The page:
110 itunes.png

The song: "Guess Things Happen That Way" by Johnny Cash. The buyer: Louie Sulcer, 71, of Woodstock, Georgia. The price: $0.99, of course.


Apple iTunes is celebrating its 10 billionth song download since it was introduced in 2003. Meanwhile in the music industry, this happened:

chart_music.top.gif

It's interesting that the success of iTunes seems to slightly the buck the trend in bundling you see in the rest of our information-hungry, and supposedly information-cheap, world. On television, we pay for cable, which means we pay for access to a menu of channels, which in turn provide access a range of content. In the home movie industry, Netflix charges a flat fee for nearly limitless access to shipped or streamed movies. On the Web, the world is at our finger tips for the price of monthly access fee. In other words, we're largely living in a world where we pay for access -- and we pay a lot, as Nick Carr reminds -- rather than content.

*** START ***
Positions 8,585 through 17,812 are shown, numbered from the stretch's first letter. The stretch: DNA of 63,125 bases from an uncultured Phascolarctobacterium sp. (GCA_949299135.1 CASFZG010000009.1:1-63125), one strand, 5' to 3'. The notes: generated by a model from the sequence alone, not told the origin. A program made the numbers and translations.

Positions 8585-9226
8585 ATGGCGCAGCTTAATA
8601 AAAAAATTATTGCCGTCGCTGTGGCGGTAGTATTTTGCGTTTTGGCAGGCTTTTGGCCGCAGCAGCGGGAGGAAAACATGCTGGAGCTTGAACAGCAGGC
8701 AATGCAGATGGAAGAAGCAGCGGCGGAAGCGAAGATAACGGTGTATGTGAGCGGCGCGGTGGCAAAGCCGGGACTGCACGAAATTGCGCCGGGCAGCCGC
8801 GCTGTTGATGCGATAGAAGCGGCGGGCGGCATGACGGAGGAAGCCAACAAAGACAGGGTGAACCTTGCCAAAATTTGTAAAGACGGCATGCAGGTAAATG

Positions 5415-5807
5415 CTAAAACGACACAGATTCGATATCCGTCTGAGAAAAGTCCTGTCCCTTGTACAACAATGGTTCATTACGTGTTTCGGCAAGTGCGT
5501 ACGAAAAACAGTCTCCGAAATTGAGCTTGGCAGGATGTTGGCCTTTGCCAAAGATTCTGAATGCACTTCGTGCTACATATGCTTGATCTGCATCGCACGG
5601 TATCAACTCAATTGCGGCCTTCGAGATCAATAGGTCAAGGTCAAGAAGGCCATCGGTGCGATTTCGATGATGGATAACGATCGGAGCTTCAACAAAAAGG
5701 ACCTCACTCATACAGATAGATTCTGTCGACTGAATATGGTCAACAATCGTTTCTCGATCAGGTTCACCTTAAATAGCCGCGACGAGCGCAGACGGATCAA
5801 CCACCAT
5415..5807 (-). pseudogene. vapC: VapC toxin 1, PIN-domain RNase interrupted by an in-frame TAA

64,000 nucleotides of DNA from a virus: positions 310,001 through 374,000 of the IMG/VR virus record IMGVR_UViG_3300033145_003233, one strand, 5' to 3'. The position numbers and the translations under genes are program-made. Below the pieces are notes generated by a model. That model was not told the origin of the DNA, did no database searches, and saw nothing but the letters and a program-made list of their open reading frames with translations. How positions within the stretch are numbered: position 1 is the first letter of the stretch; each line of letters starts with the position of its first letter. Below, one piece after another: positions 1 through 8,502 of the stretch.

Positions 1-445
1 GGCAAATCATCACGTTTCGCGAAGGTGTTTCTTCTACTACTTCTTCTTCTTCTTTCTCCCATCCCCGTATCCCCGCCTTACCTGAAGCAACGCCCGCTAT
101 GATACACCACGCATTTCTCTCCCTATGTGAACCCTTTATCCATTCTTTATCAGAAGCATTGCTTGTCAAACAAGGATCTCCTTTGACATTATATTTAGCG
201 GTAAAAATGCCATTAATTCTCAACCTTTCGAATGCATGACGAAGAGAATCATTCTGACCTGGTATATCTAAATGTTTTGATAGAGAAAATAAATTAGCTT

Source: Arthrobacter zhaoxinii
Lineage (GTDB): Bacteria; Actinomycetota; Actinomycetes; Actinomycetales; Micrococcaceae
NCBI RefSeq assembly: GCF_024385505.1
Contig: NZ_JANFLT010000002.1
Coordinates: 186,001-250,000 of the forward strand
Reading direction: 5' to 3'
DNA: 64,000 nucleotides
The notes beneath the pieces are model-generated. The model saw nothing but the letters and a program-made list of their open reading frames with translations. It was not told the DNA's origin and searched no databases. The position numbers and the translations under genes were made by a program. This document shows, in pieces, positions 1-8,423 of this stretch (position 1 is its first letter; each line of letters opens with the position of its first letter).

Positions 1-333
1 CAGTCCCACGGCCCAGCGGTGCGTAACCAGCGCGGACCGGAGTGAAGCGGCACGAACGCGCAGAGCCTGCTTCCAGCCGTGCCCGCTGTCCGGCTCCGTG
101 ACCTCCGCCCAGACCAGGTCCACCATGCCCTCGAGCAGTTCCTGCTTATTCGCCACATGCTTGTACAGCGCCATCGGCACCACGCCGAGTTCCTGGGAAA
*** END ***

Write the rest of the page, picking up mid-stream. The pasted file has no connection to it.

But iTunes isn't selling access. It's selling content, song by song. It changed the game by letting us buy individual recordings instead of albums, which dovetailed beautifully with the rise of playlists, the modern cousin of the mix tape. I wish it a hearty congratulations, even as I suspect that the content-over-access model might not be long for this world.

(Photo: Wikimedia Commons)